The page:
Dum Laga Ke Haisha, Talvar, NH10: The best Hindi films of 2015
(For the list of 2015's top contenders for the Best Film, click here)
So here it is, (oh how I love saying these three words) on popular demand, my list of Best Hindi Films of 2015.
Dum Laga Ke Haisha
Imagine a sensible film steeped in common-sense messaging sans sermons. Imagine a romantic drama in which the heroine is overweight yet the director views her through a lens that can see beyond her girth. Imagine such a film being light-footed rather than heavy and dull. Imagine that film being made by a production house that is as commercially inclined as they get.
You don’t have to trouble your imagination if you have seen Yash Raj Films’ Dum Laga Ke Haisha (DLKH), writer-director Sharat Katariya’s sweetly low-key film set in the Haridwar of 1995. DLKH is about a boy with low self-esteem and no achievements (Ayushmann Khurrana) who is compelled by his family to marry a smart, feisty, educated girl (Bhumi Pednekar) despite his objections to her plus-sized physique.
Bhumi Pednekar was the find of 2015. Impressive though he was in his debut Hindi film Vicky Donor in 2012, Ayushmann truly arrived as an actor with this one, completely losing his own personality in his character. Together with one of the best supporting casts of the year, the two youngsters delivered an appealing coming-of-age love story far removed from the high decibel levels Bollywood too often resorts to in its bid to attract mass audiences.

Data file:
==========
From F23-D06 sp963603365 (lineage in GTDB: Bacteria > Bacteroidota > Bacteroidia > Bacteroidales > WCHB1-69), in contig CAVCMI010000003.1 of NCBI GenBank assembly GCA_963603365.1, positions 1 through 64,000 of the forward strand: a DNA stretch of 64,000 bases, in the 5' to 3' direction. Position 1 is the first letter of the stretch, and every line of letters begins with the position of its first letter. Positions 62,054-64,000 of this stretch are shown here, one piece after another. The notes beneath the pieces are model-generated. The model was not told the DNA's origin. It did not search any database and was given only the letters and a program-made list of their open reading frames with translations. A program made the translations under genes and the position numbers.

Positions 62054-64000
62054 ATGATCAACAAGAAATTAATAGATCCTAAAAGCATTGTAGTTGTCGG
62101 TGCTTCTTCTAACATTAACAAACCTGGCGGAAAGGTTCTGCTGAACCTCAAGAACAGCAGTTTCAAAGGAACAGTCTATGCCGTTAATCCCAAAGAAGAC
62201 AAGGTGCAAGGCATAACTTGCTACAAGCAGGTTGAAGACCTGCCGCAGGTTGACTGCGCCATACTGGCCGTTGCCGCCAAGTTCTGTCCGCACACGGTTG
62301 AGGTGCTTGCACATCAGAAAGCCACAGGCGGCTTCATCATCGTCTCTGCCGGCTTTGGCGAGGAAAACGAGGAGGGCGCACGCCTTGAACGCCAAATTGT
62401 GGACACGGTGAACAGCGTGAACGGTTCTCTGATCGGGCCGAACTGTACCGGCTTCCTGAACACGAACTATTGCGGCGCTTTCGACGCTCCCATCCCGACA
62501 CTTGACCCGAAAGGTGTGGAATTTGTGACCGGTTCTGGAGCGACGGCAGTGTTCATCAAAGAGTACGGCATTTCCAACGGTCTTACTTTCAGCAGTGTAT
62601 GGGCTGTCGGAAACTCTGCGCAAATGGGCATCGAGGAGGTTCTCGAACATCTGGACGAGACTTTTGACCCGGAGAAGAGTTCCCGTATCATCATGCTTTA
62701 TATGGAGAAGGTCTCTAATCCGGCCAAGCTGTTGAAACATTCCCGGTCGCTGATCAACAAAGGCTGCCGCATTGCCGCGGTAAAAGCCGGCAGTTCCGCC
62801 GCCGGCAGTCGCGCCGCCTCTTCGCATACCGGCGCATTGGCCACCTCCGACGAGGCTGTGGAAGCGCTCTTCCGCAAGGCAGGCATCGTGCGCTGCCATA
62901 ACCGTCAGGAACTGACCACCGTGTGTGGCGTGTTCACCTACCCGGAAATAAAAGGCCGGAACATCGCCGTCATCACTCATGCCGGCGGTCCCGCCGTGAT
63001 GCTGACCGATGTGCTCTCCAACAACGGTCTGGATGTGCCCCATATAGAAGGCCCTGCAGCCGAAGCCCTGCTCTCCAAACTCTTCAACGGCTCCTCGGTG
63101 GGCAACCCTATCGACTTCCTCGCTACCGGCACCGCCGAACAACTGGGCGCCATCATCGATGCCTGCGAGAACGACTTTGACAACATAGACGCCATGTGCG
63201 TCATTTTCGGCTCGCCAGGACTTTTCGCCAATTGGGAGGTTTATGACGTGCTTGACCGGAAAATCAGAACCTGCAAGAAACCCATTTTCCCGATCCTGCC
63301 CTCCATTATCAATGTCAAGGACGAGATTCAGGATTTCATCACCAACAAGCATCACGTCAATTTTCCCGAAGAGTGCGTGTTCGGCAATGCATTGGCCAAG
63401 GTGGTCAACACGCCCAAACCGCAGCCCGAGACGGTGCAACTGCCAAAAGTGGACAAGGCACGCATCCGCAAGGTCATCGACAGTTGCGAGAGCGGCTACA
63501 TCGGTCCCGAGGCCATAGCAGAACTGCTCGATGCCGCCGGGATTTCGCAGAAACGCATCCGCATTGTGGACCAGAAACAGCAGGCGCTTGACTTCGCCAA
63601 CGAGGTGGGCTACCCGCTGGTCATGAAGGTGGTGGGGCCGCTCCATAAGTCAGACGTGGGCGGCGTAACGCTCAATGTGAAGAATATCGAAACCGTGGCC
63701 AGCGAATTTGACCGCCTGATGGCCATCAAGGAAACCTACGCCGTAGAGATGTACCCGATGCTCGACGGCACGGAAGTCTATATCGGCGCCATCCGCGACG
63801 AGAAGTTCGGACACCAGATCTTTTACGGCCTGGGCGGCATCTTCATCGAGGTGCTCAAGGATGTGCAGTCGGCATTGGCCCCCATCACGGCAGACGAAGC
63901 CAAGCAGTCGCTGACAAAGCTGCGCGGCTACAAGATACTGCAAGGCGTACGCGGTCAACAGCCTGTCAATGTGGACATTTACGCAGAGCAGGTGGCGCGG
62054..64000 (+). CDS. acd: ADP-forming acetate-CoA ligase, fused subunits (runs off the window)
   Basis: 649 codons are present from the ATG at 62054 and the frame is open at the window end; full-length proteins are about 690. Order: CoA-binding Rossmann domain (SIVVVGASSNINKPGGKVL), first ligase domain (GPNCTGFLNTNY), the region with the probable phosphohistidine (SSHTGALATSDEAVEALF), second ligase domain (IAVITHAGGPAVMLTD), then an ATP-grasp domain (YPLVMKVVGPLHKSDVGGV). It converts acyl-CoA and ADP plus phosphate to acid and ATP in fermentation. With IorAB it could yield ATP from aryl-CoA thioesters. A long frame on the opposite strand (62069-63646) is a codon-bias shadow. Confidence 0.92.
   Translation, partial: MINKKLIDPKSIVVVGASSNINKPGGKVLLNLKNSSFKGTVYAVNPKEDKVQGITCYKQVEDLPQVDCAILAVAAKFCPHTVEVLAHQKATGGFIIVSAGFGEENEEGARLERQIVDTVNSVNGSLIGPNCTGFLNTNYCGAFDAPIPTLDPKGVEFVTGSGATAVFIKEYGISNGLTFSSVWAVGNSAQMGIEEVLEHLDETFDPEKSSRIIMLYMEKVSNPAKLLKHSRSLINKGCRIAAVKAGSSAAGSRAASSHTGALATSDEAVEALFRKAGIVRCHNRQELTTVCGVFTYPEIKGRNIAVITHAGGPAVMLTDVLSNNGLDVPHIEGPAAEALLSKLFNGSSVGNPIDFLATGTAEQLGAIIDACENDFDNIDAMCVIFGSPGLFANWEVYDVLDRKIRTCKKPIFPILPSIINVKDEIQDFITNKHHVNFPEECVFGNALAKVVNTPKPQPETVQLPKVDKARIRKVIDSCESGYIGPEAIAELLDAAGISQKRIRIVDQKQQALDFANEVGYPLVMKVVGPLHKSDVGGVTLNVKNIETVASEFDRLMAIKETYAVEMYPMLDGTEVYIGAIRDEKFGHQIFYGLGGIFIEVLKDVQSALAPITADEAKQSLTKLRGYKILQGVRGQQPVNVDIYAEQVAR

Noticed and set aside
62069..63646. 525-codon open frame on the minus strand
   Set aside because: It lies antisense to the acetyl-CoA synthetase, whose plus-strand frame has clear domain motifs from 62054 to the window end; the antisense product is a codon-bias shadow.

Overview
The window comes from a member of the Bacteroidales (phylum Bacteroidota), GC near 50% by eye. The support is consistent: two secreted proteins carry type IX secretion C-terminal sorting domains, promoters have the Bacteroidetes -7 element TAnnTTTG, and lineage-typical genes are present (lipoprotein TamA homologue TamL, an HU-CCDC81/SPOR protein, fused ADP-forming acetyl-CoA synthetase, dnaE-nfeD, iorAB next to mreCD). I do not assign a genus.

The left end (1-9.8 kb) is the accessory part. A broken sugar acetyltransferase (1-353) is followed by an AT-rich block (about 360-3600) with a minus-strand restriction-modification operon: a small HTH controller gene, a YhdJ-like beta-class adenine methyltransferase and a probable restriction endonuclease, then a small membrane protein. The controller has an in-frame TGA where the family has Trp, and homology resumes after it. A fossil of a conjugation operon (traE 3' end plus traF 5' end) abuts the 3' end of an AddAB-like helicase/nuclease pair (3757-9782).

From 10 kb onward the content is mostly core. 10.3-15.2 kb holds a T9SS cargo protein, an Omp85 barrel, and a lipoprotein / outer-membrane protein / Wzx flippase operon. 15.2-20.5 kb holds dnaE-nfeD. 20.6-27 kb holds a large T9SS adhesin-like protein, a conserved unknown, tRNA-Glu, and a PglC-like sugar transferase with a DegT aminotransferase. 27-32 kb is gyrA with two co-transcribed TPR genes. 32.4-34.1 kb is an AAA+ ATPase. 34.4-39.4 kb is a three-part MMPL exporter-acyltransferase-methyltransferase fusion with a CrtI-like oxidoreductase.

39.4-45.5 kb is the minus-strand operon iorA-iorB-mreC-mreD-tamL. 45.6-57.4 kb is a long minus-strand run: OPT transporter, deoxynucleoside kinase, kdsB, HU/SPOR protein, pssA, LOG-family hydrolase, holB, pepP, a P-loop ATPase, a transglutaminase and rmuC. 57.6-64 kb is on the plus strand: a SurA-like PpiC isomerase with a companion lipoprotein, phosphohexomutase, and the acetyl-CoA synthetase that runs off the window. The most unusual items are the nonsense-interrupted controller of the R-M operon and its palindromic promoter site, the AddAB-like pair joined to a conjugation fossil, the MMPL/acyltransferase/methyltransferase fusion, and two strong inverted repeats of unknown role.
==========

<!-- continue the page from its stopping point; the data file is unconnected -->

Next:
Anu Malik’s gentle tunes for DLKH are perfectly suited to the overall tone of the film, none more so than the prettily melodious 'Moh moh ke dhaage'. When lyricist Varun Grover writes “Tu din sa hai, main raat / Aa na dono mill jaayein shaamon ki tarah (You are like the day and I the night / Come, let us meet as they do in the evening)” you could almost read this blossoming love as a metaphor for the increasing melting of boundaries between what is deemed mainstream and art cinema by one of India’s largest film industries.
DLKH is not just enjoyable and well made, it is one of many turning points for Hindi cinema witnessed in 2015.
First Runner-up: Talvar
Recounting a real-life crime in a feature film is never easy. When the case is as recent and as controversial as the Aarushi Talwar-Hemraj murder, it is a massive challenge.
Director Meghna Gulzar is clearly up to the task in Talvar, a fictionalised, documentary-like feature about the double homicide committed in 2008.
Irrfan Khan headlines the film’s talented cast relating the botched-up probe into one of 21st century India’s most high-profile criminal cases.
Although Talvar narrates various versions of the killings and the investigation from differing viewpoints, painting the parents innocent and guilty by turns, it has its own stance too: that the messed-up Indian criminal justice system can be vindictive towards citizens to cover up its own inadequacies, that the police’s pre-historic social prejudices colour their work, that the financial and cultural chasm separating co-existing socio-economic classes has volcanic implications, and that when it is at its worst, the news media can destroy lives.